Jason Nolin was an illustrator at Fat Pencil Studio from 2010-2013.
It’s tempting to assume that we all perceive things in the same way: the sounds we hear, the flavors we taste, the colors we see.
In an overall general sense, this seems to be the case: we can interpret the same sounds (though maybe not agree on the same music), identify similar tastes, and read similar images. There are obvious exceptions: those who can’t hear, taste, or see; and there are the more subtle distinctions. My father can’t hear high pitch noises. My good friend absolutely hates cilantro (which is crazy because it tastes so good!). And 7-10%(!) of the male population is colorblind.
With so much of the population affected by some degree of color blindness (or, as it’s more precisely coined, color vision deficiency), it becomes an important consideration in visual design.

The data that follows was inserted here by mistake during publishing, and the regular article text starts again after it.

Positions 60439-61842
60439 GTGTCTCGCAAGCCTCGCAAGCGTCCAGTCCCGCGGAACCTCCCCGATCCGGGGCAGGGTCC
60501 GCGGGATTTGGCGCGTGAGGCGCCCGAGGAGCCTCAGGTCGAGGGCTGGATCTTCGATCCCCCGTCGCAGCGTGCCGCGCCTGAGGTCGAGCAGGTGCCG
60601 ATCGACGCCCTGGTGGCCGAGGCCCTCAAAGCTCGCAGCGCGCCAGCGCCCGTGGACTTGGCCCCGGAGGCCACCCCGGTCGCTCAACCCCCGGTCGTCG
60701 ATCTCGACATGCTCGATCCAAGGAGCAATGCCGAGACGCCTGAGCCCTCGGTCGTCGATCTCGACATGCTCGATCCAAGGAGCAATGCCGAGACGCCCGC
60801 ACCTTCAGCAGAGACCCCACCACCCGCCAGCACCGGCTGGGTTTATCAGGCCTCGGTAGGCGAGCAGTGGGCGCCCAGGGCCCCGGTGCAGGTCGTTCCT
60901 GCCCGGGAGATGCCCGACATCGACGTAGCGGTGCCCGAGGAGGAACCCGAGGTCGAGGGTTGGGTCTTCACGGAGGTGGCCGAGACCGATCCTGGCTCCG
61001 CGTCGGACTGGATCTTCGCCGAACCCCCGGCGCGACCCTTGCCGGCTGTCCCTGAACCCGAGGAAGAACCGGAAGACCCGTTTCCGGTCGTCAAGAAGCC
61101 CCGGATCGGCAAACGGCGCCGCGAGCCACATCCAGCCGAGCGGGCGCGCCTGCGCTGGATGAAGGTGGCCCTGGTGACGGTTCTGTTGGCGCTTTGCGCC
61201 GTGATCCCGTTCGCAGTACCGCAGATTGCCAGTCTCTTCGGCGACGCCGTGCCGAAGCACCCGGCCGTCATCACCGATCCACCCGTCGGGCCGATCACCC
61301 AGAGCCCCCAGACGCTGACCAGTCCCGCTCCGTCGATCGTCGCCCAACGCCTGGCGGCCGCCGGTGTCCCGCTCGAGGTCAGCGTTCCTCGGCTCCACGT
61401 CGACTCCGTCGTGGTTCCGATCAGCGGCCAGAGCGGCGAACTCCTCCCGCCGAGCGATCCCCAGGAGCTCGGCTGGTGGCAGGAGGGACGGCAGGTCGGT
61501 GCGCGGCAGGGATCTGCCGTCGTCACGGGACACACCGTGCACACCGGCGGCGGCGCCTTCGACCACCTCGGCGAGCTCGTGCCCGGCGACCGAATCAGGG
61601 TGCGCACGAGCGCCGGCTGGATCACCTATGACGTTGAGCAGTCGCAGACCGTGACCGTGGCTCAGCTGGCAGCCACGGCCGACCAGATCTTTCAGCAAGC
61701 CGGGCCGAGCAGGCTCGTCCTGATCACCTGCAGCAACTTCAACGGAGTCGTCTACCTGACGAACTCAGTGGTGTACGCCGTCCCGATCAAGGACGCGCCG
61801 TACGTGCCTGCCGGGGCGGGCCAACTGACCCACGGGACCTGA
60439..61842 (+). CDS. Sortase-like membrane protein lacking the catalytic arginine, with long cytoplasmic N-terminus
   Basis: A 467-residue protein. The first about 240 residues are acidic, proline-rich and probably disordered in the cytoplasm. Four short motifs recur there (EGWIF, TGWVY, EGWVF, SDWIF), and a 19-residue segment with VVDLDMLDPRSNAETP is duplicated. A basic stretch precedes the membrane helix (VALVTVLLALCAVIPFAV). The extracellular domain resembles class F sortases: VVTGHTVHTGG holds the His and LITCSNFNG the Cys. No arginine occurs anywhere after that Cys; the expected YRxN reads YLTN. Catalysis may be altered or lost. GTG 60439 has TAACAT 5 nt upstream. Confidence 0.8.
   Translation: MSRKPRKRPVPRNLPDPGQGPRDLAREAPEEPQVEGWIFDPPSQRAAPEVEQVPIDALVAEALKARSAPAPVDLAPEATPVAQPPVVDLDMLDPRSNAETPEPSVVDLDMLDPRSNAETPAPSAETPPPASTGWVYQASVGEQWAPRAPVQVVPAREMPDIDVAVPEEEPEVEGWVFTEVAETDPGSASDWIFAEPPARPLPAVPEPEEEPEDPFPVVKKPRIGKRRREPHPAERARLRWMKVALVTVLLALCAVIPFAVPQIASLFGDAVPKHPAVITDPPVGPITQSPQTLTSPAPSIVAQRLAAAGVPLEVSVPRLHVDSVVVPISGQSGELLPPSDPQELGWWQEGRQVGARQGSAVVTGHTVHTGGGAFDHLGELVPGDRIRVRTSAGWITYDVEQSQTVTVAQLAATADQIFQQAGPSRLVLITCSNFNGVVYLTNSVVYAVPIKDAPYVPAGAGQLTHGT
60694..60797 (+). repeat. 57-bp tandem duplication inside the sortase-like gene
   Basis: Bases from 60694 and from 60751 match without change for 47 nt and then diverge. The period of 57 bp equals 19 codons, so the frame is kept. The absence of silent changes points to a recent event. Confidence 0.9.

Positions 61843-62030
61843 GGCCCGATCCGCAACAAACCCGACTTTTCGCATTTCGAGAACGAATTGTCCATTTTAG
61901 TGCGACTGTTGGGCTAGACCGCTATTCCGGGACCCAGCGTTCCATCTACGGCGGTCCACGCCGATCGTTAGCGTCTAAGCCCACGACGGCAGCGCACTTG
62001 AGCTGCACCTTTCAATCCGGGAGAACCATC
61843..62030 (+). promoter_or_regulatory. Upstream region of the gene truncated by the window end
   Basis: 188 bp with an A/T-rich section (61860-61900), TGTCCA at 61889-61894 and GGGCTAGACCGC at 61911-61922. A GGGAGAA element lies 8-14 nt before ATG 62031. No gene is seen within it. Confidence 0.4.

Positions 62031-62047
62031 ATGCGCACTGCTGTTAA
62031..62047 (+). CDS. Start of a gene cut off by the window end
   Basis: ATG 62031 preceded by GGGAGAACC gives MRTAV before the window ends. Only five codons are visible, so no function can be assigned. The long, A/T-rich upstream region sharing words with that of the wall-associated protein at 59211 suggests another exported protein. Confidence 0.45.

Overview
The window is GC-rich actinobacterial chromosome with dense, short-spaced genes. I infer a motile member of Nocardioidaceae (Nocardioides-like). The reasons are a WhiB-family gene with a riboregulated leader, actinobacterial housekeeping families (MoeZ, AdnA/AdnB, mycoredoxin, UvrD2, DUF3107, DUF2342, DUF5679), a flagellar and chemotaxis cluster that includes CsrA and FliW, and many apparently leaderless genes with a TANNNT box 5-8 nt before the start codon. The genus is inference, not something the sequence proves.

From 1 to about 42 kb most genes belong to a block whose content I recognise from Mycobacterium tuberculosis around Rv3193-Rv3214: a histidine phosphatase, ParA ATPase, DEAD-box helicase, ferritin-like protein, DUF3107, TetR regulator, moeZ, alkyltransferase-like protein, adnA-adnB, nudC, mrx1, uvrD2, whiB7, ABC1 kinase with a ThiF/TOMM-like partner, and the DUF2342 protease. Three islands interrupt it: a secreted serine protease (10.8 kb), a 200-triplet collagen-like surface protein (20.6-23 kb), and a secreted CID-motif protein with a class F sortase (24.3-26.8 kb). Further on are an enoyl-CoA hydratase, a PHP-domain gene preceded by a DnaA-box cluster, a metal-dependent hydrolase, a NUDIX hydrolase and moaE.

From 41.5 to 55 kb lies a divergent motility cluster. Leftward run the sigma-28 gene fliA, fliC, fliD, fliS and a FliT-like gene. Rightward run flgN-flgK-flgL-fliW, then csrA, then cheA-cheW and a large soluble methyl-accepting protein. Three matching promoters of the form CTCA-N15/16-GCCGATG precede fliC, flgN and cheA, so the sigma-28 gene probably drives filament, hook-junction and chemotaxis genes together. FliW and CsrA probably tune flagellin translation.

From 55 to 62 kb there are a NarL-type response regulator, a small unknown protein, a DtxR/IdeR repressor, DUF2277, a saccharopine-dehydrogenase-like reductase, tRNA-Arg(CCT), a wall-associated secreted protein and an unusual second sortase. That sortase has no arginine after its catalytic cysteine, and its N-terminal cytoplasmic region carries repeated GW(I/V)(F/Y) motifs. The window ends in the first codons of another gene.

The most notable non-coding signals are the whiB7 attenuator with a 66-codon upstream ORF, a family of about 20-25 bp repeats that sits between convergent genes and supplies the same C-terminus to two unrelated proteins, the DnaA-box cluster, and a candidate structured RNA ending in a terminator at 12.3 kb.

What hadn’t occurred to me before, though, is the possibility of great artists being influenced by color vision deficiency.
In this enlightening blog post, the influence is considered in the works of Vincent Van Gogh. By applying a “Chromatic Vision Simulator”, we can approximate the appearance of his paintings to a colorblind eye. The results are compelling. In hindsight, this makes sense. His paintings tend to use surprising, otherworldly color combinations. But when seen through the simulator, the colors are quite realistic.
If you’re interested in applying this simulation to your own life, you can download the simulator to your mobile device.